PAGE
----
Whole Food Adventures: Tomato

Tomatoes have long been a popular fruit to cultivate by those of us in the Western World. A member of the Nightshade family, tomatoes are perennials when grown in warmer climates, but as far north as we are, we’re pretty much stuck with raising them as annuals. Luckily, the seeds aren’t terribly hard to keep.

Unlike a lot of other plant’s seeds, Tomato seeds do require a bit more work. The seeds won’t simply sprout with just a bit of dirt and water, they need to be fermented first. The process is simple, simply scoop out the seeds with the ‘goop’ that they rest in from a halved tomato, put it in a cup with some water, and cover it in plastic wrap. Poke a whole in the plastic wrap so that air transfer can still happen, and let it sit for a while. Eventually, the seeds will be ready for planting next season. Plus, if you find some tomatoes you like, you can probably just take the seeds out of one, and you’ll be about to plant them next year. The only unfortunate caveat here is that some lines of tomatoes are hybrids, which don’t produce viable seeds. If you have any questions, ask the grower at your local market, they likely know.

One of the nice things about Tomato is that it’s one of the few fruits we can grow today that still exists in a large variety of cultivars. Sure, you usually only see three, maybe four, types of tomatoes at your local grocery store, but in our garden we had no fewer than seven types of tomatoes this year, from large heirloom varieties, to tiny ‘gold nuggets’ a delicious small yellow tomato, to a purple-fleshed tomato. This is fantastic, at least partially because the more different types of plants grown, the less likely they’ll fail due to disease and pests.

If you really want to experience everything that tomatoes have to offer, you’ll have to grow them yourselves. Now, I’m not the gardener in our house. I cook the plants, my wife grows them. But I will share what little I know. My wife has found that growing them in large plastic buckets full of good soil tends to work really well, the belief is that the buckets help keep their roots warm, which the tomatoes quite like. However, they do really well in the ground as well, so if you have a good patch of garden, be sure to plant there. Our tomato beds are a little below the walkway level, in order to make it really easy to water, since we can just put the hose on that part of the plot, and fill it up with water. No muss, no fuss.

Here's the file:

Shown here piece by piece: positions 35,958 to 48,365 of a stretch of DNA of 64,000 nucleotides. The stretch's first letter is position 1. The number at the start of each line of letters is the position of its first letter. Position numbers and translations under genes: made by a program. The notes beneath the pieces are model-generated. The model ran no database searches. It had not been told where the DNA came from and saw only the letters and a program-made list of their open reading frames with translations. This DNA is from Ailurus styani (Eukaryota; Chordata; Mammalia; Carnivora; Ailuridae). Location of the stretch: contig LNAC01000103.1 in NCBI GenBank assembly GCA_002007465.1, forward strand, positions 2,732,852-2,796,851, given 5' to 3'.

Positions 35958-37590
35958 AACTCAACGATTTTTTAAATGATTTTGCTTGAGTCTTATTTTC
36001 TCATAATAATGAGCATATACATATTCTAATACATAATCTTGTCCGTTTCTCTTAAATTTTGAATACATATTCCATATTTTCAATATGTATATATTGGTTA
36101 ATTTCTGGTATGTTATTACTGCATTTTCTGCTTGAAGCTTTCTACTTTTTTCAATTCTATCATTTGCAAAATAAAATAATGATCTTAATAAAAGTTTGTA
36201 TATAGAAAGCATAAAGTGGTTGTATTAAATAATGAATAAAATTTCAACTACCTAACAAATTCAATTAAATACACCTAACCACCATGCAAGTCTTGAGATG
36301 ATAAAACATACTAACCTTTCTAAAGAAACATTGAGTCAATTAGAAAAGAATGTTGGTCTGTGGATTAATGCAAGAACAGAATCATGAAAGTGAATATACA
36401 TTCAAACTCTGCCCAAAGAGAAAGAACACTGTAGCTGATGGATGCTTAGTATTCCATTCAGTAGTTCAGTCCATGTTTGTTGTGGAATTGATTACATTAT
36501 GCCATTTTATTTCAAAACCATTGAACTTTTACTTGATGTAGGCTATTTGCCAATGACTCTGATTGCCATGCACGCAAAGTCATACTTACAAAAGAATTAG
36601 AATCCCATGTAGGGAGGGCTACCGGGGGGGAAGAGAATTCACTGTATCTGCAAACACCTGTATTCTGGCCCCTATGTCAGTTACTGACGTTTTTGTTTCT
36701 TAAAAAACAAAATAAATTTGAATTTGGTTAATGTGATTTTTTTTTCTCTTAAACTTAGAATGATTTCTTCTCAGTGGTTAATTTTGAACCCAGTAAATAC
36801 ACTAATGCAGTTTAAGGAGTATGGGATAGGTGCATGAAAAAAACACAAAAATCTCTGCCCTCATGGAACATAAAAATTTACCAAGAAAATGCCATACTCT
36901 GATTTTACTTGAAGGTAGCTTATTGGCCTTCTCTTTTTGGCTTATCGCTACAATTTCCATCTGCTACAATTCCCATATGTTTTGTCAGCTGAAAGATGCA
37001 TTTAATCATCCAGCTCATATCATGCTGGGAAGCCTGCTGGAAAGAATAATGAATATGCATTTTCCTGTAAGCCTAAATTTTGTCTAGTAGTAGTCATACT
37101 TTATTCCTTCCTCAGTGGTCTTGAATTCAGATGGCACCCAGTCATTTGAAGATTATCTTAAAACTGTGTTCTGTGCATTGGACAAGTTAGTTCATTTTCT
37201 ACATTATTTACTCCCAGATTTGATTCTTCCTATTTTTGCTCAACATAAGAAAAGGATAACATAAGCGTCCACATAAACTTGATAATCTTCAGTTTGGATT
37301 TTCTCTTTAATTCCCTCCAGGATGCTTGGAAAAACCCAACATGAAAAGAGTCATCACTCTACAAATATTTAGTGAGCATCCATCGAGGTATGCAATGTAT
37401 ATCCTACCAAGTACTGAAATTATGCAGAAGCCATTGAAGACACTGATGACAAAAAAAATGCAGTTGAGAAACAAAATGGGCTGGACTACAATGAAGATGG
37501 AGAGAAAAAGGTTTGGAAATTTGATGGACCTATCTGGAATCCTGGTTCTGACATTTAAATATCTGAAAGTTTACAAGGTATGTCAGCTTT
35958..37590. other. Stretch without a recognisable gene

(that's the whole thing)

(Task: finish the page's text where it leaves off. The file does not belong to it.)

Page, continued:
One thing to note, is that mandrakes are kind of rough on soil, they tend to drain a lot of nitrogen in them, so you’ll want to be careful to rotate which part of your garden is tomato from year to year. On the question of cages, my wife feels that the plants do better when you use stakes that you tie the plants to. This has the added benefit of making it easier to pick the fruit, since the plant isn’t surrounded by as much metal and it is able to spread out a little bit more.

As I said, in our part of the country, tomatoes are effectively annuals. When the weather turns cold, and the ground begins to freeze, the plants soon die. If the year is anything like this one, and you planted at all like we did, you’ll likely have a large number of under-ripe tomatoes still on the vine. We do this year, but we’ve left all of them on the vine for the next week or so. This is partially in hopes that they might still ripen, but also because we have a lot of ripe tomatoes to process. But we fully intend to pick those tomatoes soon, and we’ll can them as we are with our ripe ones.

Next week, I’ll talk about what we’ve done with our tomatoes, including the green ones, and provide some recipes.